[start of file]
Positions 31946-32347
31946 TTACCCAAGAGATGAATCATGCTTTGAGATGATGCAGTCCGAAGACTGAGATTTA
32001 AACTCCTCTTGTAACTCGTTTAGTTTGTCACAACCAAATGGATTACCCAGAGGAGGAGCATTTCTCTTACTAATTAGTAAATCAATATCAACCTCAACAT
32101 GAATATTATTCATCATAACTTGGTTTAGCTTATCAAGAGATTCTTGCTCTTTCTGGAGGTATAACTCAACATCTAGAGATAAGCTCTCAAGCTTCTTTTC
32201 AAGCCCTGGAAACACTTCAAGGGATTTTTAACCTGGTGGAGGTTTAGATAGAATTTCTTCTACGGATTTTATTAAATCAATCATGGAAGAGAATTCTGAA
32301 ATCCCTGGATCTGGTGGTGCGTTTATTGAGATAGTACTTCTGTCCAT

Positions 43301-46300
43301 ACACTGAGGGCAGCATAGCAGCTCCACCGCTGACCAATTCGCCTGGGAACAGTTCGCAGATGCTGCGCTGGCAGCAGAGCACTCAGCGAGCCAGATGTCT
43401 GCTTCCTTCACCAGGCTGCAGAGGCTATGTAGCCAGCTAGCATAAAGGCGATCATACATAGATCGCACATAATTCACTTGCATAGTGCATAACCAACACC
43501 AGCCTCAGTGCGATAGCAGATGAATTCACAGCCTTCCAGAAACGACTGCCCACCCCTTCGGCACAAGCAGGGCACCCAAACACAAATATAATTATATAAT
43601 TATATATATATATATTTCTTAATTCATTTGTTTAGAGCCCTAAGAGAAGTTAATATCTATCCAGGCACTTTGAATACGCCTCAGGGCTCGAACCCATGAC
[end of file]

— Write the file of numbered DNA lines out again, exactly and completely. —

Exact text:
Positions 31946-32347
31946 TTACCCAAGAGATGAATCATGCTTTGAGATGATGCAGTCCGAAGACTGAGATTTA
32001 AACTCCTCTTGTAACTCGTTTAGTTTGTCACAACCAAATGGATTACCCAGAGGAGGAGCATTTCTCTTACTAATTAGTAAATCAATATCAACCTCAACAT
32101 GAATATTATTCATCATAACTTGGTTTAGCTTATCAAGAGATTCTTGCTCTTTCTGGAGGTATAACTCAACATCTAGAGATAAGCTCTCAAGCTTCTTTTC
32201 AAGCCCTGGAAACACTTCAAGGGATTTTTAACCTGGTGGAGGTTTAGATAGAATTTCTTCTACGGATTTTATTAAATCAATCATGGAAGAGAATTCTGAA
32301 ATCCCTGGATCTGGTGGTGCGTTTATTGAGATAGTACTTCTGTCCAT

Positions 43301-46300
43301 ACACTGAGGGCAGCATAGCAGCTCCACCGCTGACCAATTCGCCTGGGAACAGTTCGCAGATGCTGCGCTGGCAGCAGAGCACTCAGCGAGCCAGATGTCT
43401 GCTTCCTTCACCAGGCTGCAGAGGCTATGTAGCCAGCTAGCATAAAGGCGATCATACATAGATCGCACATAATTCACTTGCATAGTGCATAACCAACACC
43501 AGCCTCAGTGCGATAGCAGATGAATTCACAGCCTTCCAGAAACGACTGCCCACCCCTTCGGCACAAGCAGGGCACCCAAACACAAATATAATTATATAAT
43601 TATATATATATATATTTCTTAATTCATTTGTTTAGAGCCCTAAGAGAAGTTAATATCTATCCAGGCACTTTGAATACGCCTCAGGGCTCGAACCCATGAC